Winter can seem endless, but as the snow slowly starts to melt and the temperatures rise, it’s time to clean and inspect your roof.
Winter weather can impose some serious strain on a roof system. Removing debris and cleaning off organic buildup will not only make the roof look better, it will improve the roof’s longevity, too. Once the snow melts, handle the following accordingly...
Trim tree limbs.
Tree branches that rub against shingles will remove the protective granules or tear off entire shingles, allowing moisture to penetrate the roof system.
To keep limbs from damaging your roof, trim them periodically to keep them from ever touching or rubbing against your roof.
Remove leaves and pine needles.
A few trapped leaves and a handful of pine needles aren’t a serious detriment to your roof, but if they group together and are deep enough to trap moisture against the roof, they need to be cleaned off.
Debris that traps moisture against the roof will generate mold, mildew, and other problems.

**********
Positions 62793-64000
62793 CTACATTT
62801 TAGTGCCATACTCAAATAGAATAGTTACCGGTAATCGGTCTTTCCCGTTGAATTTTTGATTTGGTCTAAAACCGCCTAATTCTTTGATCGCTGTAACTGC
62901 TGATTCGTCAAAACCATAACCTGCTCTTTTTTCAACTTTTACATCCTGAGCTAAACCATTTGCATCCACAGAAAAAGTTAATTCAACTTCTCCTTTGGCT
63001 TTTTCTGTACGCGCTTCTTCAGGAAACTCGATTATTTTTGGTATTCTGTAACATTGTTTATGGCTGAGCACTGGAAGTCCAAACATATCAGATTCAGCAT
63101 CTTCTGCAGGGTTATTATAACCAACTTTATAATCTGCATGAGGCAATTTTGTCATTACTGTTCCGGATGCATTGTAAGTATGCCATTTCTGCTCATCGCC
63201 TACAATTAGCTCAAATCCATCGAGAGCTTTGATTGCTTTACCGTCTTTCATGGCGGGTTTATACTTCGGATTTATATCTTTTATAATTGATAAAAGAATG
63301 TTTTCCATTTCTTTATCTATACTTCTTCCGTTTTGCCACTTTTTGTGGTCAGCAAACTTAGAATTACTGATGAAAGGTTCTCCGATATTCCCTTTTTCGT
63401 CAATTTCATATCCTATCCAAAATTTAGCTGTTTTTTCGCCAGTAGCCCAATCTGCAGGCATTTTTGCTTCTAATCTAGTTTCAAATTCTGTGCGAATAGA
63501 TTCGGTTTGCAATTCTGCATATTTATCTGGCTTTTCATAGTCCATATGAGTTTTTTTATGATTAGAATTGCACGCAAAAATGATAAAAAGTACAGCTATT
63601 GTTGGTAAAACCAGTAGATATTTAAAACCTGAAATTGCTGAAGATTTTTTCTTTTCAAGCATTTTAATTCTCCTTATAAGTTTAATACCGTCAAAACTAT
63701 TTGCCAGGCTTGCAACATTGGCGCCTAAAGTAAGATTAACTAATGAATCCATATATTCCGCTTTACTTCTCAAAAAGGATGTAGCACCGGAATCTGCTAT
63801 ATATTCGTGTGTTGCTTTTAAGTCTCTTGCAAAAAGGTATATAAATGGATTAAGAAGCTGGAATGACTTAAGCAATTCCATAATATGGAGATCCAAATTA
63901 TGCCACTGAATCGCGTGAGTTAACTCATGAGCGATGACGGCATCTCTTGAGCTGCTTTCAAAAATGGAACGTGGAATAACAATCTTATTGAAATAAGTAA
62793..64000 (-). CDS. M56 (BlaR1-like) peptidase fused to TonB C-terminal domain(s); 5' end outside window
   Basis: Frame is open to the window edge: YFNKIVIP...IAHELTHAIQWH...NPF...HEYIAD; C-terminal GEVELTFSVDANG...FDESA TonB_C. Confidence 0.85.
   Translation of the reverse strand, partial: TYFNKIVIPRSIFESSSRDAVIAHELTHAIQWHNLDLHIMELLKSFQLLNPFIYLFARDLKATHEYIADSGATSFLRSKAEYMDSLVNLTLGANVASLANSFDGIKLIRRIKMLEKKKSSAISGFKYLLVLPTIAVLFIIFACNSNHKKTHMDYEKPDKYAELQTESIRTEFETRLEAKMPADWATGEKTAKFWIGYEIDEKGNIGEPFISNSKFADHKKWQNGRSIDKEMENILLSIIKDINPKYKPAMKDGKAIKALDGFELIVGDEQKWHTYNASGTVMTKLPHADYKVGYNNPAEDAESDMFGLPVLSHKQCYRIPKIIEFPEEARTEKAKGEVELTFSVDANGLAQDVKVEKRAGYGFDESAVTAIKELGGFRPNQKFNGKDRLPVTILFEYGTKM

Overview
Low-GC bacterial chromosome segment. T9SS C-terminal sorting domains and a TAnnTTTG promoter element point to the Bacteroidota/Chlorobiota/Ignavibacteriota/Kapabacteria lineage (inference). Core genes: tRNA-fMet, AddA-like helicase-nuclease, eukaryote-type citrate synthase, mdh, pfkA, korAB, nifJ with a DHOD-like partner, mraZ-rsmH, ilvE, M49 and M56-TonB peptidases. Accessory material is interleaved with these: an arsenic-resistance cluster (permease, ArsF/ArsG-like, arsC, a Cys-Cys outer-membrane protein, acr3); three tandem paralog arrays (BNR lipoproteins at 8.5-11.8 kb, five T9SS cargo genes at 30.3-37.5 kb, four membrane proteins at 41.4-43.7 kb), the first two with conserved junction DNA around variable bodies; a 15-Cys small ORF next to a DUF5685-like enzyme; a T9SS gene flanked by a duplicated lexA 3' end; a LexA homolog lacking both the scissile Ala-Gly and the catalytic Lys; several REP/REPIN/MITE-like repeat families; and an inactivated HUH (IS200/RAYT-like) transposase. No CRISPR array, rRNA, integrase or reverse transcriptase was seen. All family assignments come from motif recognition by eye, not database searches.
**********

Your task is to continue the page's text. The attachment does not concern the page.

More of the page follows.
Use a push broom or leaf blower to remove leaves and pine needles, but do so with caution in order to protect shingle granules.
Prevent moss growth.
Moss thrives on moist, wet surfaces, so if moss is growing on your roof, it means there’s excess moisture being generated.
Remove leaves and cut back any tree branches to allow sunlight to dry up as much moisture as possible.
You can treat moss with chemical solutions, but most will damage your yard. A popular solution is to install zinc or copper strips along the ridgeline. As rain washes across the strips, it creates an environment where moss can’t grow.
Kill any mold.
Any discolored shingles point to mold, fungi, or algae growth, all of which can deteriorate roofing materials and cause roof leaks. A firm scrub brush and a solution of either bleach or copper sulfate will kill and remove mold growth.
Many top-tier roofing manufacturers sell mold-resistant shingles, which may be appropriate if you plan on reroofing your home.
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Clean and inspect the gutters.
Heavy snow throughout the winter can cause gutters to collapse, and if you failed to clean the gutter system before winter set in, clogged gutters will lead to a number of problems.
Before the spring rain comes, carefully inspect your gutter system to make sure it’s still intact and can easily allow water to drain. Pull any loose nails and re-nail sections that are not sitting tightly along the roofline.
Check on roof flashing.
Severe winter weather can crack, loosen, and damage flashing around the roof. Carefully inspect flashing around the chimney, roof edges, and any roof protuberances.
If you notice any minor cracks, use roofing cement to form a temporary patch until a professional can inspect it.